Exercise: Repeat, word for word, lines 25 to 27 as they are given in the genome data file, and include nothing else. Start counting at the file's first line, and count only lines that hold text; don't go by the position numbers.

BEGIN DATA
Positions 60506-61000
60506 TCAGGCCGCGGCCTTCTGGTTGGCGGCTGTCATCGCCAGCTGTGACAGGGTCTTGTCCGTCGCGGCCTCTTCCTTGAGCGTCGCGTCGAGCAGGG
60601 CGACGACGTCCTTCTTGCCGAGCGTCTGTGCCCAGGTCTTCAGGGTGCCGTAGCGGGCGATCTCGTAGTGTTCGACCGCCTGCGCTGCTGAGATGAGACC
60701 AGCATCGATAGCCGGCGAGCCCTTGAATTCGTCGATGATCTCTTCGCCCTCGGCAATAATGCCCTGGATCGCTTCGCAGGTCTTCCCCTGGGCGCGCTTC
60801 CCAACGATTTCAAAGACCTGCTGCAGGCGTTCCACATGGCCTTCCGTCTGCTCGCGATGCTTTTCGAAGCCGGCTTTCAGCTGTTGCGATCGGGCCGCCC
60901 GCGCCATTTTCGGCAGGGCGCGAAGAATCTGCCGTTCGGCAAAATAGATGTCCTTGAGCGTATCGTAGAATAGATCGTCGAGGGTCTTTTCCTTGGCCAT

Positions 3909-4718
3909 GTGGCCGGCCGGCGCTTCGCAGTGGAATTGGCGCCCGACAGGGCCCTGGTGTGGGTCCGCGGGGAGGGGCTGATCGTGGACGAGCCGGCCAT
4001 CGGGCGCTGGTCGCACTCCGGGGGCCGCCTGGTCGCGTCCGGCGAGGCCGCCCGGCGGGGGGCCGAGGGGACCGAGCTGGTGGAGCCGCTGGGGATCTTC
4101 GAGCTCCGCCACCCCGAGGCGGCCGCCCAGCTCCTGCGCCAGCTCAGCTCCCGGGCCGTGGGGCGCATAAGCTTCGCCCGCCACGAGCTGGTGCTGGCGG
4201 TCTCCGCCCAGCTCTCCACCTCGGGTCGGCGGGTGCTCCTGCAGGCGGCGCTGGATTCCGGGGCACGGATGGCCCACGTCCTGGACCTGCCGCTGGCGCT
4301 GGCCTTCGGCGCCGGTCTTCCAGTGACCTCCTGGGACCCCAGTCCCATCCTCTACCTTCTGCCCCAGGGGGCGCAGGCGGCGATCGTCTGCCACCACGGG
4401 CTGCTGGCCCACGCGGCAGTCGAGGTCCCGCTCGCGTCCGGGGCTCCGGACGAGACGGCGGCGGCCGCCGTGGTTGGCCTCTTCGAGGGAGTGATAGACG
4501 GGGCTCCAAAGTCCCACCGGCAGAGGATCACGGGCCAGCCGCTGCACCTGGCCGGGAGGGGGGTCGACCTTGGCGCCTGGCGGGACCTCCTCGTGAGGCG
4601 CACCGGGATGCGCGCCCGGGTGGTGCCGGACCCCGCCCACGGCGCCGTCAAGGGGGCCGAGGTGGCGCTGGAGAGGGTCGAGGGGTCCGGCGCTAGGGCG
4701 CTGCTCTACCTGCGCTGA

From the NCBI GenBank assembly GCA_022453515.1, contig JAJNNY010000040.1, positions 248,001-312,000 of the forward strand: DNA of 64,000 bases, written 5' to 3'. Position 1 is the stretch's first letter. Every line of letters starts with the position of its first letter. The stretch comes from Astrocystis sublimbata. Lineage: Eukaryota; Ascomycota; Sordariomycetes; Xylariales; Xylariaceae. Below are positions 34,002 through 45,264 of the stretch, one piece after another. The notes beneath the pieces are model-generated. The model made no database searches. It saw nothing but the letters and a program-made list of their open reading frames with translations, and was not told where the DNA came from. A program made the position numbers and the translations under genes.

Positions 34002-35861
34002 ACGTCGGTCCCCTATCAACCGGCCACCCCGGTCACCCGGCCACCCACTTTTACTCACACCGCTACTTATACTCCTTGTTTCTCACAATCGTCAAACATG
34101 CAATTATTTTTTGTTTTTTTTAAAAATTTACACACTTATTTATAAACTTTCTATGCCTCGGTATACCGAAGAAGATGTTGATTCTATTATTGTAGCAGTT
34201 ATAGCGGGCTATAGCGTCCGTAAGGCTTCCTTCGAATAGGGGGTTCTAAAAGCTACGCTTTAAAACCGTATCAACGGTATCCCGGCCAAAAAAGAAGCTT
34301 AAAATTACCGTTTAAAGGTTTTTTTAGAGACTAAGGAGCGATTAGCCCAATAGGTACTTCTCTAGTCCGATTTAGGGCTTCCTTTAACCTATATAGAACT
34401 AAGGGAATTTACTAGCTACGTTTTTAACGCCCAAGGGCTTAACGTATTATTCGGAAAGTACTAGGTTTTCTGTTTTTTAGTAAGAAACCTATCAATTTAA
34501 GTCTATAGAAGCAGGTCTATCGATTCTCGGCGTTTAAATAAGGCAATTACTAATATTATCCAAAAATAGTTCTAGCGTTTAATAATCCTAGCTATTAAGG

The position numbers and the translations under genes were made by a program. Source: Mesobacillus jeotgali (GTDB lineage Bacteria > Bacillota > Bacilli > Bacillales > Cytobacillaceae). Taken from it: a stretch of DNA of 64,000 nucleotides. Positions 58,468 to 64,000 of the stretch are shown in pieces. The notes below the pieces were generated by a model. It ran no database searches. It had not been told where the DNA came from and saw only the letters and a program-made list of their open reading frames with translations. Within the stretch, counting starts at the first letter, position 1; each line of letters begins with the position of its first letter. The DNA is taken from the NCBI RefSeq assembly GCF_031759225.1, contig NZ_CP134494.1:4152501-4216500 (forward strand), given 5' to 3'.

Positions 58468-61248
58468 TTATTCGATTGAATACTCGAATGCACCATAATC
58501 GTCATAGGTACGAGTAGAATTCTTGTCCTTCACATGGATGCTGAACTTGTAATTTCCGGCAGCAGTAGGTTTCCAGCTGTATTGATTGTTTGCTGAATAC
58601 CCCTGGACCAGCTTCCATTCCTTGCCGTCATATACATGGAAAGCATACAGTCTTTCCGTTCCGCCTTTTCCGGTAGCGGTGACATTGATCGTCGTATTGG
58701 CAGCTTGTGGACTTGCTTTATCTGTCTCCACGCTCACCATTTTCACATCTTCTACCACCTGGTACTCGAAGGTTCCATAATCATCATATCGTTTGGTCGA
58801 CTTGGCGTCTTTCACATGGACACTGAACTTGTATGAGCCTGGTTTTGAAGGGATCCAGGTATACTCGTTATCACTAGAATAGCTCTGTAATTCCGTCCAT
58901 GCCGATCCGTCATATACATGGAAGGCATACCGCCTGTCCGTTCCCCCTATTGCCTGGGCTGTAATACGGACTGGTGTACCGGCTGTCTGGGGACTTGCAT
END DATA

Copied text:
The position numbers and the translations under genes were made by a program. Source: Mesobacillus jeotgali (GTDB lineage Bacteria > Bacillota > Bacilli > Bacillales > Cytobacillaceae). Taken from it: a stretch of DNA of 64,000 nucleotides. Positions 58,468 to 64,000 of the stretch are shown in pieces. The notes below the pieces were generated by a model. It ran no database searches. It had not been told where the DNA came from and saw only the letters and a program-made list of their open reading frames with translations. Within the stretch, counting starts at the first letter, position 1; each line of letters begins with the position of its first letter. The DNA is taken from the NCBI RefSeq assembly GCF_031759225.1, contig NZ_CP134494.1:4152501-4216500 (forward strand), given 5' to 3'.

Positions 58468-61248
58468 TTATTCGATTGAATACTCGAATGCACCATAATC